My journey with multiple sclerosis and advocacy
Surjeet Kaur (Ritu) is a multiple sclerosis (MS) warrior and inspiring advocate. Since her diagnosis in 2012 Ritu has gone on to create a global community for MS patients and those that support them. With a following of over 20k on social media Ritu is creating a hub for education, awareness and acceptance of MS amongst the patient’s families, friends, colleagues and society
It was an ordinary day in November 2012 and I woke up with a stiff neck. I tried to brush this off thinking I had slept funny. This sensation then progressed down to the right side of my whole body with extreme touch sensitivity. In addition, I started to experience the strangest electric shock sensation throughout my body. Slowly my right side became so numb that I had started limping and I couldn’t even eat food by myself.
“It was difficult to understand what was actually happening to me and what my future would look like”
Little did I know that something I thought to be so simple would change my life forever. After visiting a number of neurologists who undertook various tests, I was diagnosed with multiple sclerosis (MS). MS? I barely had an inkling about what MS is let alone be faced with such a diagnosis myself. Despite my shock and the endless questions spinning through my head, I was somewhat relieved that I was finally given a diagnosis so that I could start to look at the road to recovery.
I had lots of questions pondering in my mind like, what about my future? Will I be able to walk properly? Will I die early? Will I be able to work like before? Will anyone accept me and marry me?
It was difficult to understand what was actually happening to me and what my future would look like. However, I was thankful for my family who supported me in every way. My sister who is a near specialised physiotherapist had a great role to play in the diagnosis of MS. My parents supported me mentally and financially. Whereas my little brother has been my strength and reason to smile.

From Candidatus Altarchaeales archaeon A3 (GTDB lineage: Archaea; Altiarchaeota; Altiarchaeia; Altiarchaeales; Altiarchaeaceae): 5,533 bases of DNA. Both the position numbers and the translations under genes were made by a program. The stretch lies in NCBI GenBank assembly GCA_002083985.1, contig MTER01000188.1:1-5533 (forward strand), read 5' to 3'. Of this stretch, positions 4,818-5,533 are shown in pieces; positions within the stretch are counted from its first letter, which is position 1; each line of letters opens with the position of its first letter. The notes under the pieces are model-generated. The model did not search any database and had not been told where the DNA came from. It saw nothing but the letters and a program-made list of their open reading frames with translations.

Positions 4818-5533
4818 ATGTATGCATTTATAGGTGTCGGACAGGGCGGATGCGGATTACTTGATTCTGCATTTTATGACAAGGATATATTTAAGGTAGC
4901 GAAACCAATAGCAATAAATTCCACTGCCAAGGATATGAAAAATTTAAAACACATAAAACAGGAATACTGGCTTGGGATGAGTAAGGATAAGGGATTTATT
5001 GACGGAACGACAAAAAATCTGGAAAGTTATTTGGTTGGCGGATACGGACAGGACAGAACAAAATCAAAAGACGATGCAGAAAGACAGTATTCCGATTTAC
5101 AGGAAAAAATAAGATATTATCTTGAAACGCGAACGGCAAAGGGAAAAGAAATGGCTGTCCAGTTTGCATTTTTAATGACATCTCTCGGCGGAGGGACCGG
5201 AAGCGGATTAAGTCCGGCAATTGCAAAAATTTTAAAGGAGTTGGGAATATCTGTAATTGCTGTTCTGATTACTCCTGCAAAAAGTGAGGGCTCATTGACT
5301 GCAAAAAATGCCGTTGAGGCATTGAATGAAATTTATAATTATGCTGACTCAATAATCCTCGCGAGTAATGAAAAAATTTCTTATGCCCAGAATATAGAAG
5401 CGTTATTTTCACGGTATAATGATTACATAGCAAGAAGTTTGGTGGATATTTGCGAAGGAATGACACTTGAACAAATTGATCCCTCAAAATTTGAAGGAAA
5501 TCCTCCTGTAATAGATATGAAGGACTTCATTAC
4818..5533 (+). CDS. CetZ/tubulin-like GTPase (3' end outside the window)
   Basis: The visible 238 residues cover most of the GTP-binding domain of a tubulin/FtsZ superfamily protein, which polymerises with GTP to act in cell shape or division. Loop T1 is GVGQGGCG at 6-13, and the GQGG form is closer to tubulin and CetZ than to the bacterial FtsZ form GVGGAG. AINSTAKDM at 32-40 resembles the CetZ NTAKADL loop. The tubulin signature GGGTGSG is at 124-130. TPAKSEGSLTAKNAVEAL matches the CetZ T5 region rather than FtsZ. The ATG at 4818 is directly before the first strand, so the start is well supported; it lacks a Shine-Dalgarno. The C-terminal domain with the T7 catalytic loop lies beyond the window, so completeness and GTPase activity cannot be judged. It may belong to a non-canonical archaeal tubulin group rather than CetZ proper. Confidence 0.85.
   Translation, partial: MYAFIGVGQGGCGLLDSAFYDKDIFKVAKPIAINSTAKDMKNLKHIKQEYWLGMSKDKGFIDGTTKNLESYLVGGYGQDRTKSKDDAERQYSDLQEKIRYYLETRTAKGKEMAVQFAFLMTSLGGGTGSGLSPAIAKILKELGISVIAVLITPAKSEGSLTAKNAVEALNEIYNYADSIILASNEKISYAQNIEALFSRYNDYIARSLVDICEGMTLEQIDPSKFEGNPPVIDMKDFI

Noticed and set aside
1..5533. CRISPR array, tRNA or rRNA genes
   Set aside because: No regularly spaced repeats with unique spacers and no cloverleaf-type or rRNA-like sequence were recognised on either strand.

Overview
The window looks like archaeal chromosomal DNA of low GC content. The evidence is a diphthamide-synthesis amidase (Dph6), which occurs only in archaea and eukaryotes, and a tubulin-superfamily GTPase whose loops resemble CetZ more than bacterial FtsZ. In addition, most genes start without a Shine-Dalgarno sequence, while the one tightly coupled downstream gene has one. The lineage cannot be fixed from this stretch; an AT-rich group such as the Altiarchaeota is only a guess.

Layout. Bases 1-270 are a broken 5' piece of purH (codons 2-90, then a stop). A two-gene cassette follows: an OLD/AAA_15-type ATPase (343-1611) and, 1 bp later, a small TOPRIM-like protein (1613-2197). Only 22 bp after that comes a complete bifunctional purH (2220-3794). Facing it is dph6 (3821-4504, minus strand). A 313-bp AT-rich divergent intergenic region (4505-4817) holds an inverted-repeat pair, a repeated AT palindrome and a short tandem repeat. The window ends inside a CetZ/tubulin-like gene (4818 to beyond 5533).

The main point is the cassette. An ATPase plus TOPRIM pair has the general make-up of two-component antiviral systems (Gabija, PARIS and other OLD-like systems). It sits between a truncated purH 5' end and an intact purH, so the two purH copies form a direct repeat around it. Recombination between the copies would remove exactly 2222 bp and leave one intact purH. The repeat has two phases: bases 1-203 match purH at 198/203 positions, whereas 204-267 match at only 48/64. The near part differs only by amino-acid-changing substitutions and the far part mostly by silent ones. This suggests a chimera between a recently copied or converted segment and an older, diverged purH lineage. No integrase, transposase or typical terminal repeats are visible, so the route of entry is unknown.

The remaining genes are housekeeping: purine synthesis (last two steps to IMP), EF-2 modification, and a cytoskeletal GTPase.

Once I had come to terms with my diagnosis, I knew I had to do something to help others in a similar position to me. With the help of my brother, I then started a Facebook page (@multiplesclerosisliving) and Instagram (@multiplesclerosis.awareness), to create knowledge and spread awareness about MS.
“My motto was to “Spread Awareness with Love and Happiness”. I specifically chose the words love and happiness because I strongly believed that MS patients need love and care to feel positive and to be motivated.“
Today, I have now built a community of over 20,000 people worldwide. Through this community, people can meet each other, share their opinions and make friends. I want to make people believe that they are not alone in this fight against MS. There are billions of people fighting with MS and together we all need to help and support each other.
I also create various MS Awareness campaigns in which I invite MS patients to participate. Some of the successful MS campaigns we have done are “Workout MS” , “How MS Feels” and “Beat MS With”. These campaigns are available on our IGTV and YouTube channel. Currently we are running a campaign called “We Switch MS” campaign
To create knowledge about MS, I regularly interview multiple sclerosis specialists, doctors, nutritionists etc via Instagram Live which has proved to be extremely popular amongst the MS Community. What is great is that fellow warriors can put questions to the experts during my live sessions for free of charge. So if someone needs an opinion of an MS specialist, they can ask their questions without any hesitation or fear.
“What is great is that fellow warriors can put questions to the experts during my live sessions for free of charge“
Recently, I also launched a podcast “10 Minutes for MS”, where I interview doctors to speak about various topics related to MS. All of my content is available free of charge, at no cost at all to my viewers and listeners. This podcast is streaming on all major platforms like Spotify, Apple Podcast, Google Podcast and YouTube.
Today, I feel confident and strong. It is said that “everything happens for a reason” and I think that MS has given me a reason to do something great for the society and help others. I have become a torchbearer and spread awareness with love and courage to face it.
“Through my efforts I am trying to remove the fear about MS and the taboo associated with this disease“
I have been an MS warrior for the last 9 years and in these years I have learnt that MS is a unique disease and it is different for everyone. No two patients of MS are alike and not everyone, as is widely believed ends up in a wheel chair. Through my efforts I am trying to remove the fear about MS and the taboo associated with this disease, so that the patients can live without fear and there is acceptance for the same in the society.
MS just doesn’t affect a person physically; it also affects mentally and can cause depression. When we as MS warriors are fighting with MS, we are also fighting with mental health. MS caregivers and society need to be educated around MS. MS is definitely nothing to be ashamed of and MS doesn’t define any person, we are stronger than MS.
World multiple sclerosis day is celebrated on the 30th May each year, to find out how you can be involved and raise awareness for everyone affected by MS go to:
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